Monday, August 18, 2014

Today's African American fact from baseball's "Golden Era" - Bob Thurman

On August 18, 1956, the Cincinnati Reds hit eight home runs in a 13 – 4 victory over the Milwaukee Braves.  The Reds eight home runs in one game, played at Cincinnati’s Crosley Field, tied the Major League record at that time.  Three of the Reds’ home runs were hit by former Negro League outfielder Bob Thurman.
After leaving military service in 1946, Thurman was signed by the Homestead Grays as a left handed pitcher.  However, he proved to be a better power hitter and became the team’s regular centerfielder.  In 1948, Thurman hit over .300 to help the Grays win the last Negro League World Series Championship defeating the Birmingham Giants.  He started the 1949 season with the Kansas City Monarchs, but was sold to the New York Yankees on July 29.  Thurman was the first African American player signed by the Yankees.

After six years in the Yankees and then Chicago Cubs minor league system, he was signed by the Cincinnati Reds in 1955 who believed him to be in his early 30s.  But after the Major League teams began looking to sign African Americans, many Negro League players lowered their stated age to be a more attractive prospect.  Thurman told the Yankees he was 26 when they signed him in 1949.  He was actually 38 when the Reds signed him.  He played mainly as a pinch hitter and reserved outfielder.   He hit .285 with eight homes and twenty-two RBIs for that year and hit 16 home runs in 1957.  The Reds released Thurman on April 21, 1959, he as 42 years old.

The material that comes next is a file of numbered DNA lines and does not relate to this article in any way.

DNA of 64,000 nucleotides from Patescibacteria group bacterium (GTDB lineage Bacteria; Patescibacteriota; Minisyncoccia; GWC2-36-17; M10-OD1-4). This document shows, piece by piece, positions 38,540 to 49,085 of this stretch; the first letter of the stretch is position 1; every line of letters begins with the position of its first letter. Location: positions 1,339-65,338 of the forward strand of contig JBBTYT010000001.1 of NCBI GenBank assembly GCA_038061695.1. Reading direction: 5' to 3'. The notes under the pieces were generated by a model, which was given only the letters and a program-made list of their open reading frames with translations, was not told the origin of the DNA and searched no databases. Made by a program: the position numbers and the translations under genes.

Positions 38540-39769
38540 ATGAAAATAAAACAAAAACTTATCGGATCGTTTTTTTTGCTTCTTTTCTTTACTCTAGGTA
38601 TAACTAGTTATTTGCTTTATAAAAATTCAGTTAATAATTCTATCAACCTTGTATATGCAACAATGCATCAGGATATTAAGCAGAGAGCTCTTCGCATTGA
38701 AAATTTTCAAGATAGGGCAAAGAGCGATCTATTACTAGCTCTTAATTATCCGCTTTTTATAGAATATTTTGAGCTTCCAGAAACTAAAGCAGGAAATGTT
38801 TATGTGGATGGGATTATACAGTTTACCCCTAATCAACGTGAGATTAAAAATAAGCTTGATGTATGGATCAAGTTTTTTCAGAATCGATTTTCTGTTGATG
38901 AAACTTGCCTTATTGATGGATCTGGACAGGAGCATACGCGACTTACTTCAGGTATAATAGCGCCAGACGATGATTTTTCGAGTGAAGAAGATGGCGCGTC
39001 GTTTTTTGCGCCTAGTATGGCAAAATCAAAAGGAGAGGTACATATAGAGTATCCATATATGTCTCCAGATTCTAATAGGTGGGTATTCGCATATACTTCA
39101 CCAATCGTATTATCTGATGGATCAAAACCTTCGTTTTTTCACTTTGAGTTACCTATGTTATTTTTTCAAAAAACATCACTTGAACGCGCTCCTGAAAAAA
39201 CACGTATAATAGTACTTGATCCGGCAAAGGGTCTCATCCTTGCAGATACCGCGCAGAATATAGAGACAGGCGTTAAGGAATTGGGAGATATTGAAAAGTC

After hitting a double in the third inning that August day in 1956, Thurman hit home runs in the fifth, seventh, and eighth innings.  He had four RBIs. 

What African American Hall of Famer hit multiple home runs for the Reds also that day?

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